Enemas and sex act shock audience at Winnipeg Fringe show
WARNING: This story contains graphic information that may be disturbing
A controversial Fringe Festival performance featuring two naked actors engaging in mayonnaise enemas and a sexual act on stage left some audience members in shock while others walked out of the theatre Friday night.
The show, called Hollywood Hen Pit, stars Doug Melnyk and Ian Mozdzen, who are known for their edgy performances, having raised eyebrows in 2011 with their Fringe play Monopoly Man Pit.
This year's performance is about the life of an aging Hollywood starlet, as performed by two nude men.
"What I saw were not one, not two, but three mayonnaise enemas," said Fringe Festival reviewer Michelle Palansky, who was in the audience Friday night.
"By the third time… I was like, you know, this is gratuitous. I do not need to see any more mayonnaise enemas for the rest of my lifetime."
The show, which is completely improvised, also featured oral sex between the two men, to the surprise of many.
"Fellatio was performed," said Palansky. "Not for very long, for a couple of seconds, but definitely performed," she said.
Palansky explains that the sexual act was not planned, it just happened, adding that even the stage manager was surprised.
"That was just in the heat of the moment in the middle of the show," she said. "It was sort of a non-climax. Literally and figuratively."
The Winnipeg police said performing sexual acts on stage is illegal, and Palansky said the actors should have known better.
"You can't be a performer on stage in Winnipeg, or any other city, and not know the laws of the land," said Palansky. "And as far as I know, everyone should know that live sex acts are not allowed on stage period."
Artists say show meant to challenge audience
Doug Melnyk and Ian Mozdzen told CBC News the oral sex in the show was simulated though the enemas were real. The pair said they classify their work as performance art, not theatre, and it is designed to challenge the audience.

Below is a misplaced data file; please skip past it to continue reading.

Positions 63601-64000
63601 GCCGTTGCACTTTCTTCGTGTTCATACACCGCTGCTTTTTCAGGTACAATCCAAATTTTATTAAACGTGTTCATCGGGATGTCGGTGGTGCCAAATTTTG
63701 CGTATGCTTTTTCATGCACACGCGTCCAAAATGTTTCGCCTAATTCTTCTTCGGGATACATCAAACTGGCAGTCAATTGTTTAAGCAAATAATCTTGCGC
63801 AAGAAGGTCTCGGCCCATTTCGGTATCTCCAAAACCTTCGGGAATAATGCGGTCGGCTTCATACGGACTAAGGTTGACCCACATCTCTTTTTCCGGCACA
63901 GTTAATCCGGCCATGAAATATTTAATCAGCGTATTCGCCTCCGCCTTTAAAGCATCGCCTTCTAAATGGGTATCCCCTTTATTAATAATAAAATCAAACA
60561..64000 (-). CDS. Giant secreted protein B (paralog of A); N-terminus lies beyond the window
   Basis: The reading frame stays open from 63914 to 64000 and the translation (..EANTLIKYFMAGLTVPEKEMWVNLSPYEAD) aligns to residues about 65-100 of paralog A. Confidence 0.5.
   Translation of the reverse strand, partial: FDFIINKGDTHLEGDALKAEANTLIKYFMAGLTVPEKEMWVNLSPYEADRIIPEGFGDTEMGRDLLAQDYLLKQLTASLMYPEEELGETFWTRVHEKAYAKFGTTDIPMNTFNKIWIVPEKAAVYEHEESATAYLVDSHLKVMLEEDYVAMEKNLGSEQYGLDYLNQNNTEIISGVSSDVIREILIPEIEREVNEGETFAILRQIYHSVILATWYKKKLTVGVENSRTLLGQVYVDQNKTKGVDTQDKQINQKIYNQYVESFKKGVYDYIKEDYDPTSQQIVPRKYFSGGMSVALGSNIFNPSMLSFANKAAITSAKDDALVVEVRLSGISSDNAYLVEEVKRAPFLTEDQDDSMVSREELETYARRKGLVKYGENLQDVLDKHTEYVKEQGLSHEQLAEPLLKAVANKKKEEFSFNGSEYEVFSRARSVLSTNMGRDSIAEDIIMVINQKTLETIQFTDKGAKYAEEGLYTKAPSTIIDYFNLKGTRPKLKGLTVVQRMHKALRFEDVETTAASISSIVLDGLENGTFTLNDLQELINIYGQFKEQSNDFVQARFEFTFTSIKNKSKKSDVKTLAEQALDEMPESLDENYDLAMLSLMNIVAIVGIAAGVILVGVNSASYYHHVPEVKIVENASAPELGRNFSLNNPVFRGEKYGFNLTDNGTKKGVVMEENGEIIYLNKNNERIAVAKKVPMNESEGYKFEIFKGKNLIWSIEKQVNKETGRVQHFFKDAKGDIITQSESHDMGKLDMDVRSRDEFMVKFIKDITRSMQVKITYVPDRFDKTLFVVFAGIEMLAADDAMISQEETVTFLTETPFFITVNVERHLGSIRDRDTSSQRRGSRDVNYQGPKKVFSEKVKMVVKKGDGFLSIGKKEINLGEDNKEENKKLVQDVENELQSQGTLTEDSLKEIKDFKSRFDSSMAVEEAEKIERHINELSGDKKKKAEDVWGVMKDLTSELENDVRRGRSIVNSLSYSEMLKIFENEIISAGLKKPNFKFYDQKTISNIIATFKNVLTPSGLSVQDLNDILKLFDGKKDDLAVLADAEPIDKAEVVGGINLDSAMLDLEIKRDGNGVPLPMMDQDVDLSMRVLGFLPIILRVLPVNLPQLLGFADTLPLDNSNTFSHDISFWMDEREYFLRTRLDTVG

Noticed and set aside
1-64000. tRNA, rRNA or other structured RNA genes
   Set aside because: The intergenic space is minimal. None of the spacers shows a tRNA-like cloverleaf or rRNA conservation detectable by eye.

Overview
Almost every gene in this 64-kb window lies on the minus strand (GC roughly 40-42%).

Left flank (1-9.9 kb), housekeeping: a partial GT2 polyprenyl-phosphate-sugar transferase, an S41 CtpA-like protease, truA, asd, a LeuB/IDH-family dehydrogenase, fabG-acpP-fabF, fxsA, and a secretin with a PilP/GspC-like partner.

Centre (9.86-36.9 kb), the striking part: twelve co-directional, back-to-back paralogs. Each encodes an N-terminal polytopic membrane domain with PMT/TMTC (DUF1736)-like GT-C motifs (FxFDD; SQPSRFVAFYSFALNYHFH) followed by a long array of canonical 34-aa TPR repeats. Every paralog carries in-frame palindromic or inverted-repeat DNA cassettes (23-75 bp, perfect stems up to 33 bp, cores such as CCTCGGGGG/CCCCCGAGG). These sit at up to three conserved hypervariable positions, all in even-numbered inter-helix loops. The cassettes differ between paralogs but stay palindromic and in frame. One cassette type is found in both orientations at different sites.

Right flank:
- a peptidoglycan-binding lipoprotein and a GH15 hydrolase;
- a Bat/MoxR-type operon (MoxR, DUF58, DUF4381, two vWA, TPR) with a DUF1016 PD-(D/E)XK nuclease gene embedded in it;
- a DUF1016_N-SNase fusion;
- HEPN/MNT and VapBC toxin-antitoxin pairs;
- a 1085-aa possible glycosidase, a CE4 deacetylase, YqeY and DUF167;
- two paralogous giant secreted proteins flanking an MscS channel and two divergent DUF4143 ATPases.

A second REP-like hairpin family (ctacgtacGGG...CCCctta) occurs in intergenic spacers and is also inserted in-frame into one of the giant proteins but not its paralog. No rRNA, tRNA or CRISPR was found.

"If think if you make art according to what people want you're a shoemaker," Melnyk told CBC News Saturday. "You're trying to figure out what people want and you make it for them. That's not art."
Melnyk describes the performance as "cartoony" creating images for people to think about.
"We're sort of trying to show all the sides of the body and of human actions that people are often embarrassed about or have conflicted feelings about… we're going to show the raw side of things and we're not going to protect people from imagery and that's a better way to get at these issues of deep feeling and deep pain," he added.
Mozdzen agrees, saying the show is intentionally fake. He adds that neither of them are interested in making any money from the performance.
"It is a commercial festival so walkouts are fine. Even if we got shut down tomorrow we'd be fine because we did it and it's done," said Mozdzen.
Officials add age restriction
Fringe Festival officials said there have been no formal complaints about the piece, but the production company and the fest added an age restriction of 18 and older.
The performers said they had a discussion with the festival about the issues after the performance and everyone is satisfied.
"We don’t tolerate anything illegal on stage, or anything that puts the audience at risk," said Chuck McEwen, Fringe executive producer, in a press release.
"When it comes to the content of a show, one of the principles of Fringe Festivals across the country is that artists have artistic control to create and present their work on stage. Whether or not a show has artistic merit is left up to the audience, who choose whether or not to attend," he said.
The show is set to take the stage again Sunday at noon.